Express Scripts does not stand alone. Lassen notes that “there are a number of drug classes with viable therapeutic alternatives and an exclusion strategy can play a role in negotiations because it promotes competitive pricing within a drug class.”

Tenaglia explains that exclusions work by giving PBMs more control over the endgame in contract negotiations. “In the past five years, health plans and PBMs have had increasing power to extract rebates in exchange for preferred status, but as manufacturers have paid higher rebates they have also raised prices more aggressively.” A study by AARP shows that annual price increases for 274 common brand medications increased from 7.9% in 2008 to 12.9% in 2013.

Have future launches for new high-priced drugs been permanently affected by experience with the hepatitis C drugs?

Tenaglia says for some drugs, manufacturers have chosen to use copay cards—Miller and others call this “couponing”—rather than contract for large rebates. For example, says Tenaglia, when Novo Nordisk started selling liraglutide (Victoza), a diabetes drug, in 2010, it used copay cards rather than agree to rebates with PBMs. In open formulary plans, the drug was on the nonpreferred tier so, in the end, it was cheaper for Novo Nordisk to pay down the copayment than contract at a higher level of rebates.

“Copay cards are one of the last leverage points that manufacturers have in negotiations with PBMs,” says Tenaglia. “Some manufacturers have done a great job of maximizing their situation by using copay cards where they could and contracting where they had to.”

In other words, with open formularies when virtually all drugs are included and nonpreferred status is the worst restriction, manufacturers are able to control the endgame. But exclusion takes away that advantage and allows PBMs to shape the fate of a drug in the marketplace by deciding whether it will be covered or not.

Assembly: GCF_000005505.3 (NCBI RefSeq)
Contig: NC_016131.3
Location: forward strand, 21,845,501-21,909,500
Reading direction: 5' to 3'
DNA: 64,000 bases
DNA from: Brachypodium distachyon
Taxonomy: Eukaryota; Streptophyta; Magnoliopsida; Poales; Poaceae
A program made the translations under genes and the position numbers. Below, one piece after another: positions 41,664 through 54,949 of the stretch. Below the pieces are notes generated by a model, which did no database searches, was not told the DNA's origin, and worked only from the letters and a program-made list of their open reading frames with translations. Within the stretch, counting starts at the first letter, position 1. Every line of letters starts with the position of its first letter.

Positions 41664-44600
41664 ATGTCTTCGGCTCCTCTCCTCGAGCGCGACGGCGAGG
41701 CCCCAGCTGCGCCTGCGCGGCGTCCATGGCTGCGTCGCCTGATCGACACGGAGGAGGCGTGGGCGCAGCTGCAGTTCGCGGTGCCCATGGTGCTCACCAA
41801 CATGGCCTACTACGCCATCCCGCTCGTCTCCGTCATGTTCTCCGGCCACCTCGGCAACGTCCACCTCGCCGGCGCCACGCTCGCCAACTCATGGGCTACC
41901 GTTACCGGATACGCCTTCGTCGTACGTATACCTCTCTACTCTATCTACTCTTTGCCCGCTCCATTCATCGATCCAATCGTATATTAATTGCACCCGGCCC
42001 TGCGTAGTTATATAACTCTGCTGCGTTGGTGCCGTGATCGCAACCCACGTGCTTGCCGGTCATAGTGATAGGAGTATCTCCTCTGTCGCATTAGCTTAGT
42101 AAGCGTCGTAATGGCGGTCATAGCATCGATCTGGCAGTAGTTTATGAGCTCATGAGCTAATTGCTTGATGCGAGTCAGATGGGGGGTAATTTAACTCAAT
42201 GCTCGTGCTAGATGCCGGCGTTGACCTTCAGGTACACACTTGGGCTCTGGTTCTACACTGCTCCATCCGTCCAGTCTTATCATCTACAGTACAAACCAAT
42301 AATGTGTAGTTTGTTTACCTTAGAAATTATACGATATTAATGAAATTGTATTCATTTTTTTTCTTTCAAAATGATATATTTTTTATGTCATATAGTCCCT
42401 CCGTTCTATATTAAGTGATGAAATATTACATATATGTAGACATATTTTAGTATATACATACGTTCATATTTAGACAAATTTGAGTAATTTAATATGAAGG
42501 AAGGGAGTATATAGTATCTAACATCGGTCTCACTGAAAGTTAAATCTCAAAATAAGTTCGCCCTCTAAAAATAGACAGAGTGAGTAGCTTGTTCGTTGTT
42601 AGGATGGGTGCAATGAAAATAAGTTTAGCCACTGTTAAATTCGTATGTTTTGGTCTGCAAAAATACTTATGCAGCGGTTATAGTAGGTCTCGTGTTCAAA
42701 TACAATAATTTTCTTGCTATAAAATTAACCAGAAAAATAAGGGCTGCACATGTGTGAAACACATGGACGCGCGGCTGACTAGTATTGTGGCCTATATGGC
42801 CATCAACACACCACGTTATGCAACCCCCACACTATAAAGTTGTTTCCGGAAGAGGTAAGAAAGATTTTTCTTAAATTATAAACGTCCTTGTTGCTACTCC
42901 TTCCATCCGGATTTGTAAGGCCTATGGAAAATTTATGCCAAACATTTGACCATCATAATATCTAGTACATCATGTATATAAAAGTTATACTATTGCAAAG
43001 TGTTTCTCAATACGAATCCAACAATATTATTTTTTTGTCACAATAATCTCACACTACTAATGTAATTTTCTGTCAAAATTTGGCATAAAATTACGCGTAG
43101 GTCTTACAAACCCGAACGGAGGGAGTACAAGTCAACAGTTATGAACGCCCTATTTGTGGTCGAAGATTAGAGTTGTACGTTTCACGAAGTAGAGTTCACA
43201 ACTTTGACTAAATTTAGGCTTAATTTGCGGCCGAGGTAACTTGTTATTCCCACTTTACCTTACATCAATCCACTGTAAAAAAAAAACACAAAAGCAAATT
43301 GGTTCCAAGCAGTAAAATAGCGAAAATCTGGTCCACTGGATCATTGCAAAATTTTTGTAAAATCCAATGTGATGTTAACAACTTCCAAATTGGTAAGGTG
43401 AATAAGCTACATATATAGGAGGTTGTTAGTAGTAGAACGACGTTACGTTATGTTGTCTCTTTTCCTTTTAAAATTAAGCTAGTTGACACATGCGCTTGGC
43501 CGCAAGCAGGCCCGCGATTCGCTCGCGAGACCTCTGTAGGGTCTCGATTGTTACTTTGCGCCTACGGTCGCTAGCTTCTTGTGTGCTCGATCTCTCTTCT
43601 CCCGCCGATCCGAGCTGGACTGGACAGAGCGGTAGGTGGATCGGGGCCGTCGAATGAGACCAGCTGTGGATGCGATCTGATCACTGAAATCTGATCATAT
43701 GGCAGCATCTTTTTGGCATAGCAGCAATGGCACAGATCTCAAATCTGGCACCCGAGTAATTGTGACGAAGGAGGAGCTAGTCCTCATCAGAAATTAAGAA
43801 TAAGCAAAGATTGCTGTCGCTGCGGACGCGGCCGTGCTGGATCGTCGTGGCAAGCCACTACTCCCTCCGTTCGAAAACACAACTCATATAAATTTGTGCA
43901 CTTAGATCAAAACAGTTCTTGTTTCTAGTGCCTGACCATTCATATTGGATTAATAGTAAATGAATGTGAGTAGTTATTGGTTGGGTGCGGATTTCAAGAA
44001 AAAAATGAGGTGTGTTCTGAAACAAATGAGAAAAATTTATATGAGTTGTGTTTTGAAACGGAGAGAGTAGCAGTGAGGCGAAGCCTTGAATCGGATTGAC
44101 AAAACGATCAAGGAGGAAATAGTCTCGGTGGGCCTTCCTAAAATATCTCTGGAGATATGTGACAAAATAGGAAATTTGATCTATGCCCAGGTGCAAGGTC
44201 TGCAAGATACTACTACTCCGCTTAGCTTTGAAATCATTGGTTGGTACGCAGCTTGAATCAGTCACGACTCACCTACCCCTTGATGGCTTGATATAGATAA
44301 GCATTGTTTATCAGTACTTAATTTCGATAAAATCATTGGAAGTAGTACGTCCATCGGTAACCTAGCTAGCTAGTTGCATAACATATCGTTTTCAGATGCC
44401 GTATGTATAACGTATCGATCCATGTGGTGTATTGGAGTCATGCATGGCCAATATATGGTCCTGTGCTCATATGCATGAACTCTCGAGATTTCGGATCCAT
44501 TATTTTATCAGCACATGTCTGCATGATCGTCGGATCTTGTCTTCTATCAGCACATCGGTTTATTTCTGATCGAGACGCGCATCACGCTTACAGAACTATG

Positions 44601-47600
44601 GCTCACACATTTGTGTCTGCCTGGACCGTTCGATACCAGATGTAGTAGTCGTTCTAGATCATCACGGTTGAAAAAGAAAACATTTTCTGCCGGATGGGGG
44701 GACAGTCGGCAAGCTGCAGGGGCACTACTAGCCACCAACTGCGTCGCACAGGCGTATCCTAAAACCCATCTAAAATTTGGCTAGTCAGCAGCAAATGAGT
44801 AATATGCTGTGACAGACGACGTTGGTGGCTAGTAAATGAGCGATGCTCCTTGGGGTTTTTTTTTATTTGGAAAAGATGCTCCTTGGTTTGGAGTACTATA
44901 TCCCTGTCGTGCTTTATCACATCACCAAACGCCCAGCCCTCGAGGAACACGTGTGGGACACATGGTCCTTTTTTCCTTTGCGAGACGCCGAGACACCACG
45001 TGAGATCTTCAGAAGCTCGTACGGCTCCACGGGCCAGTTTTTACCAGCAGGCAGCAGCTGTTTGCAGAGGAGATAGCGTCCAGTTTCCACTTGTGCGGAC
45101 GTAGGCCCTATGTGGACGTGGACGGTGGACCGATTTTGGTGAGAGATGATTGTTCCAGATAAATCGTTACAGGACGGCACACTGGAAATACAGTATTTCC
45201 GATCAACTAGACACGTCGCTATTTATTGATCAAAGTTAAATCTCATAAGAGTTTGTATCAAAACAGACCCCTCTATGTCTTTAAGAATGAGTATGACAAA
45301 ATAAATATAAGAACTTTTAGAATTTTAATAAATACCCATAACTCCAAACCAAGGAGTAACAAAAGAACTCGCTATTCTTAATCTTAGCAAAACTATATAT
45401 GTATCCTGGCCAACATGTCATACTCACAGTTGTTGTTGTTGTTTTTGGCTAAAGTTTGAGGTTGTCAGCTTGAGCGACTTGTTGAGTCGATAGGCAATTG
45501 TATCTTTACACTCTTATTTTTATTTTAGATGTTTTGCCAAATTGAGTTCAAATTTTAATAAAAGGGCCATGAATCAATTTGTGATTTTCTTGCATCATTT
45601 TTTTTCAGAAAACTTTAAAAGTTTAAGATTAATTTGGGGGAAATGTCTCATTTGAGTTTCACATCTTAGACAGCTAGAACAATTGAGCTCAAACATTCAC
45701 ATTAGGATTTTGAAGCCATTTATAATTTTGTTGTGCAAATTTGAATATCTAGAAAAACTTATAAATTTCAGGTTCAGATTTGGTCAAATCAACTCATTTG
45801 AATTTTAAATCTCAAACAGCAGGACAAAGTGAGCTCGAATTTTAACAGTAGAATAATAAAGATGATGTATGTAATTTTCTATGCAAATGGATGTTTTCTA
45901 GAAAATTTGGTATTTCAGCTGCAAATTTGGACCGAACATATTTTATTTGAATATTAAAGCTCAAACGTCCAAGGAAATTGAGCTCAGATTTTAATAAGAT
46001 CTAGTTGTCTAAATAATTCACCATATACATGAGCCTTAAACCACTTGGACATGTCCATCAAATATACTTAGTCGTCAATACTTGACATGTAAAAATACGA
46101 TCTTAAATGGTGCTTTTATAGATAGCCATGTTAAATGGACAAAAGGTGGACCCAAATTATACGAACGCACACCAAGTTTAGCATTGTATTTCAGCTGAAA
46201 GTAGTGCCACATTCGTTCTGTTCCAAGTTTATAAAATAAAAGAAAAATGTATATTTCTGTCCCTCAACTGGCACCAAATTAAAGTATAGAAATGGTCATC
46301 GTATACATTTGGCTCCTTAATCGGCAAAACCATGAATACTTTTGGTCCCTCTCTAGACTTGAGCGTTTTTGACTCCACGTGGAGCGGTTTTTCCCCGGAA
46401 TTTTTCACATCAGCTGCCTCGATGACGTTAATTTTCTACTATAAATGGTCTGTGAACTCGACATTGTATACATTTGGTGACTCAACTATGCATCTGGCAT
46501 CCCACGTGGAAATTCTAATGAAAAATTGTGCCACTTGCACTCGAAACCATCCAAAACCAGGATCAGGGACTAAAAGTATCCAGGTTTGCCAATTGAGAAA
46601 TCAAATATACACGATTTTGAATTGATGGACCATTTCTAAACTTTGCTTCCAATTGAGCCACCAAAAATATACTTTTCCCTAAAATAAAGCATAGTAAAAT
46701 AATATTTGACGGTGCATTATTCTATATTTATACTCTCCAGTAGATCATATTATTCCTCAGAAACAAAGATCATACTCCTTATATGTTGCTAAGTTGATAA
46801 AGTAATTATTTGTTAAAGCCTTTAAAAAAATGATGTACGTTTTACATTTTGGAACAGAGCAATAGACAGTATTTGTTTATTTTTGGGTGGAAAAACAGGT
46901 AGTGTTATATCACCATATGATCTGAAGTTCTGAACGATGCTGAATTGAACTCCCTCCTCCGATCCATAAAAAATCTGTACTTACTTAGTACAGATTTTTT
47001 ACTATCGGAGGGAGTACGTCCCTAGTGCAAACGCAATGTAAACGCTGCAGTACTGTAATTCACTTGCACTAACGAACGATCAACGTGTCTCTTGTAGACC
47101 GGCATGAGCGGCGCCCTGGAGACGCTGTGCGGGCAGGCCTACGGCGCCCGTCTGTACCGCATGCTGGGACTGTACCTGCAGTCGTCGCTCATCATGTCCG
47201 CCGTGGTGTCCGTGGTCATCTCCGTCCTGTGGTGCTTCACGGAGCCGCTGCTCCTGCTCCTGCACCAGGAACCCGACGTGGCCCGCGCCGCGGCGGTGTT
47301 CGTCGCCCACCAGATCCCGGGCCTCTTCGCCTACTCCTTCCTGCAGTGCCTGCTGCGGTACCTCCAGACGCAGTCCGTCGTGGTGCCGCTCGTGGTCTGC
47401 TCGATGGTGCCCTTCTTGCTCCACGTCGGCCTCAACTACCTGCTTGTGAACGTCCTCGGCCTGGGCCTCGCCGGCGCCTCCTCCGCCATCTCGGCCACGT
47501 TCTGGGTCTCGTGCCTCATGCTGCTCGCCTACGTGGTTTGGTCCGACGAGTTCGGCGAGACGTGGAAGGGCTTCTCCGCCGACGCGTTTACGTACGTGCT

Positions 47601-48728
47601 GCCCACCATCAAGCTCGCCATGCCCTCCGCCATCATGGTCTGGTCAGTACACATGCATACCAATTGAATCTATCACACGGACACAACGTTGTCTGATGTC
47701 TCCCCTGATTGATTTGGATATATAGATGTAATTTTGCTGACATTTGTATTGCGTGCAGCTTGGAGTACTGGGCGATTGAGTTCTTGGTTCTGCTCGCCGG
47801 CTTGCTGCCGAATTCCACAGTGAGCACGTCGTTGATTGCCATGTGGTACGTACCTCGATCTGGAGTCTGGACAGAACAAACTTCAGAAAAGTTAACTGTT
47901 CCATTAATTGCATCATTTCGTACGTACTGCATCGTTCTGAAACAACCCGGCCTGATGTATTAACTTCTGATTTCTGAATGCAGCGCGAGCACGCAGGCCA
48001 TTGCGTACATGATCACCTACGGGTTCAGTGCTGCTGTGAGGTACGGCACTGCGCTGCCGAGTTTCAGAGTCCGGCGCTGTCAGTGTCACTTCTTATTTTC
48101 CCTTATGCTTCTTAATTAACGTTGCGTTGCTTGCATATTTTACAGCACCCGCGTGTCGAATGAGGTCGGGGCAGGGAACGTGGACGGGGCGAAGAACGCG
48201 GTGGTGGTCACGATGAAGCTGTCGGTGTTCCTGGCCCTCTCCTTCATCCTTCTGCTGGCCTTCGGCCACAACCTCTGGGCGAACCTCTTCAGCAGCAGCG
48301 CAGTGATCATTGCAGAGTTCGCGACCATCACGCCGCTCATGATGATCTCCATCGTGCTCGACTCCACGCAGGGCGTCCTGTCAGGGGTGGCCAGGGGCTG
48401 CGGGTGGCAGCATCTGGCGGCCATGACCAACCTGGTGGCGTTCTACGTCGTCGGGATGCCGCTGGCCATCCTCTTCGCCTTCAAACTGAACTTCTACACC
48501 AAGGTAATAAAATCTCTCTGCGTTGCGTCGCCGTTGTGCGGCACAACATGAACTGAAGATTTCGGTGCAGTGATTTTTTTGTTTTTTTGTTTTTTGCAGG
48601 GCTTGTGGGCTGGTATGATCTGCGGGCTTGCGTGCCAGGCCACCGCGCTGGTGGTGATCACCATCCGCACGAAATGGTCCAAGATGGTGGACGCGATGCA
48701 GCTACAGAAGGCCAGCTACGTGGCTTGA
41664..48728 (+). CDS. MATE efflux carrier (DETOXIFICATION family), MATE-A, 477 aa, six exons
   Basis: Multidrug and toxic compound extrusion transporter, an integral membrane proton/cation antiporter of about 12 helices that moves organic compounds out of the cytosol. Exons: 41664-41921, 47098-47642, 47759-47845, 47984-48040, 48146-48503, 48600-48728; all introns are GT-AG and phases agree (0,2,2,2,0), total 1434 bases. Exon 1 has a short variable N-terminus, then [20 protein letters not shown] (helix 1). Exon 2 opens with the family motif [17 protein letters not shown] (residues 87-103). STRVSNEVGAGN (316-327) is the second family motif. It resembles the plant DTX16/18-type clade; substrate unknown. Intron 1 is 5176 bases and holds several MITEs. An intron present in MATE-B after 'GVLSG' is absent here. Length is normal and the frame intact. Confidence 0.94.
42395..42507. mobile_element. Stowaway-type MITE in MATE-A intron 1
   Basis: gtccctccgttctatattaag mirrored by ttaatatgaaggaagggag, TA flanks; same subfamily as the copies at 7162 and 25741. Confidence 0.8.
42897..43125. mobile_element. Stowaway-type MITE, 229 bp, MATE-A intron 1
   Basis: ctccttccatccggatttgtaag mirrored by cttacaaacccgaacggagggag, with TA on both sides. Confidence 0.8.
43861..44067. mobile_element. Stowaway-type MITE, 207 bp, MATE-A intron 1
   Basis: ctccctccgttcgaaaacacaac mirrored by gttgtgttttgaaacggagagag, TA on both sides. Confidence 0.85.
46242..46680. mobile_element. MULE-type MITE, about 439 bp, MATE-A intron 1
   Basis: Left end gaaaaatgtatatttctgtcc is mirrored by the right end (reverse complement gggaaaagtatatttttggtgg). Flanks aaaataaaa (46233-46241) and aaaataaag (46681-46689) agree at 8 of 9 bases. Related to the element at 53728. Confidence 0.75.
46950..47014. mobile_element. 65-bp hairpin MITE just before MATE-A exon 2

The hep C story

The bickering and posturing about the high price of the new hepatitis C medications provides insight into the power of formulary exclusions and the role they may play with future novel medications. The ultimate test of this ultimate tier (aka exclusion) occurred several months ago.

The story is now a familiar one to those who run in managed care-slash-PBM-slash-health policy circles. Gilead’s Sovaldi came to market with an $84,000 price tag for each course of treatment. At that price, theoretically it could have generated $268 billion in revenue if all 3.2 million Americans with hepatitis C were treated, making it the most lucrative drug of all time. From the payer perspective, it was even more galling that in some countries the price was less than $1,000 per course.

Gilead was roundly criticized and pressured to lower its price but stood firm. Its argument? Look at the big picture—Sovaldi treatment cures more than 90% of patients, so it spares payers all the medical costs associated with hepatitis C.